Indra Nooyi, an Indian-born American businesswoman and one of the world’s most popular leaders, took PepsiCo’s top spot in 2006. The architect of Performance with Purpose, Nooyi transformed the company over 12 years – delivering 80% growth alongside pioneering strategies to improve the company’s impact on people and the planet.
Now retired, Nooyi is committed to helping other women reach their full leadership potential. She’s penned several books, released a MasterClass and shared countless lessons on climbing the corporate ladder. She attributes her immense success to a single ‘hip pocket’ skill: her ability to communicate complex problems succinctly and clearly. Supporting the theory that failure is a prerequisite for success, this superpower came out of a super flunk – Nooyi didn’t pass Yale’s communication course the first time. It was only during her second attempt that Nooyi learned the value of excellent communication and started honing the skills that became her biggest professional asset. We’ve bottled her lessons from numerous interviews to give you the cheat sheet:
1. Be ultra-prepared
It sounds counterintuitive, but Nooyi believes it’s nearly impossible to simplify information unless you deeply understand the topic. By being the best informed, Nooyi cleared her path to the top – making outsized contributions and gaining a reputation for being indispensable.
Before Nooyi made the tough decision to overhaul PepsiCo’s IT systems, she read 10 textbooks that spanned enterprise systems, process mapping, data warehousing, and data management (#yawn). While many leaders rely on advisors, she credits her often mind-numbing legwork with winning over sceptics and making better decisions. But preparation isn’t always boring – before a keynote speech to the Bowling Proprietors Association, newbie Nooyi boosted her credibility by knocking pins for a week.
2. Tailor messages to how people speak
Nooyi invests the effort required to craft simple, repeatable messages. Because human brains have trouble remembering lists of more than three or four items (we’re pushing it with 5!), she often condenses messages into succinct phrases.
When PepsiCo leaders wanted to coin their purpose-led strategy the “4 Ps: performance, product, planet, and people”, Nooyi disagreed. She wanted an impactful commitment, not fluffy PR jargon. “Performance with Purpose (PwP)” signalled the intent to take deliberate action to tackle rising health concerns and environmental issues. It was also memorable and repeatable – creating the intended movement.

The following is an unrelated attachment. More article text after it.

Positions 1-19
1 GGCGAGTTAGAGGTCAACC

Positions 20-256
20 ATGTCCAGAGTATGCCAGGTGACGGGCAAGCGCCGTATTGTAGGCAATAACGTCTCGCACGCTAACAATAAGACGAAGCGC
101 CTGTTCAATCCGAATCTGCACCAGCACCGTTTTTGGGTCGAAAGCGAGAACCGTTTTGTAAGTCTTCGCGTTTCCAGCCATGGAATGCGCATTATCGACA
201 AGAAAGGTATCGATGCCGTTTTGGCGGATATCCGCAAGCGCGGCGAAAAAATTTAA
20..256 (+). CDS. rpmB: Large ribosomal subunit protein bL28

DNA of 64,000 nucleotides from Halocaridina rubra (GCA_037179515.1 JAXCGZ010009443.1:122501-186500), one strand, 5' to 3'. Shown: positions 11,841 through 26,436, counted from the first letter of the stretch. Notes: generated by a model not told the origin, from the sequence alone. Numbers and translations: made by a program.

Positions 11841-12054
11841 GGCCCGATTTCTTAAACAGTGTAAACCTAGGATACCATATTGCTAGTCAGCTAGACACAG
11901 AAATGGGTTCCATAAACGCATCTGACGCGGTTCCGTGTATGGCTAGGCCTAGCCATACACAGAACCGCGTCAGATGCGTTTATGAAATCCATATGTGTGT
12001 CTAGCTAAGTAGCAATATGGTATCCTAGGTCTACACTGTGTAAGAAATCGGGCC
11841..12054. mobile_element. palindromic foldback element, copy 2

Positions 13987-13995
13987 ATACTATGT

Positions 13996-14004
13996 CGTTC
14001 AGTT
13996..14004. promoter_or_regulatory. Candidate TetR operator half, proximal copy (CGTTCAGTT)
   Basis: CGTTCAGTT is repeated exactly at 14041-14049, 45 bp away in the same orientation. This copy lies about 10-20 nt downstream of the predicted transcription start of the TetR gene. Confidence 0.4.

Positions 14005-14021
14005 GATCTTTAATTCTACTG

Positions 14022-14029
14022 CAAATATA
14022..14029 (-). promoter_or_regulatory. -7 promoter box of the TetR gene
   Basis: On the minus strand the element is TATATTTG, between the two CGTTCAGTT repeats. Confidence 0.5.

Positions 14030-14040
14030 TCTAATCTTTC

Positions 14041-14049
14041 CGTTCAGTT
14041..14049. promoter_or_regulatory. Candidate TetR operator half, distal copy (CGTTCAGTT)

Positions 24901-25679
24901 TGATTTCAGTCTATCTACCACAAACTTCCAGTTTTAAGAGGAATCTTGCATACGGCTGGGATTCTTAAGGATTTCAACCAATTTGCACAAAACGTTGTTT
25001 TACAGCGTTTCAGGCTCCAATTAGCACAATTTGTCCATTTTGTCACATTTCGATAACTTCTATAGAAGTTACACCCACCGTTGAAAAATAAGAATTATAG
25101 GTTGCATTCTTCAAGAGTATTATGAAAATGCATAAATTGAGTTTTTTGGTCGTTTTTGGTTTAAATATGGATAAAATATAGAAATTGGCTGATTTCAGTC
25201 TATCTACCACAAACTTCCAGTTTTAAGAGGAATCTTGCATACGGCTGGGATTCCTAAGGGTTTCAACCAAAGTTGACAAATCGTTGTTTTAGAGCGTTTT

3. Make it personal
Getting buy-in for change takes work, especially when things are going well. What is the best way to do it? Nooyi believes in making it personal.
After identifying industry-changing megatrends, such as a shift toward healthier eating and drinking, Nooyi knew PepsiCo needed to respond – but there was internal resistance to changing successful product lines. To get buy-in, “every part of the transformation had to be framed in a story or experience they were facing”. She talked to her team about executives’ eating and drinking habits and told the story of her daughter’s birthday party guest who wasn’t allowed to drink Pepsi!
4. Thank people (and their parents!)
A genuine and thoughtful thank you goes a long way to strengthening connections and building trust.
When Nooyi became CEO, friends and family showered her mother with praise. Realising parents’ sacrifices to support their children, Nooyi embarked on an epic ‘thank you’ note writing campaign to the 400-odd parents of her direct reports. Anyone who has unexpectedly received a letter will be unsurprised by the overwhelming and far-reaching positive response.
5. Start with the conclusion.
Nooyi learned that simplifying communication starts with the conclusion (or recommendation). A big, surprise finale may sound exciting, but in an attention economy, your audience wants you to get to the point… Something to think about when crafting your next email reply!
30 SECOND ACTION
Why an action? Big change comes from tiny habits that stack up over time. Yesterday, you may have ignored a term you didn’t know, but today, you learned what it means. Tomorrow? You could take the lead and replace jargon with plain english.
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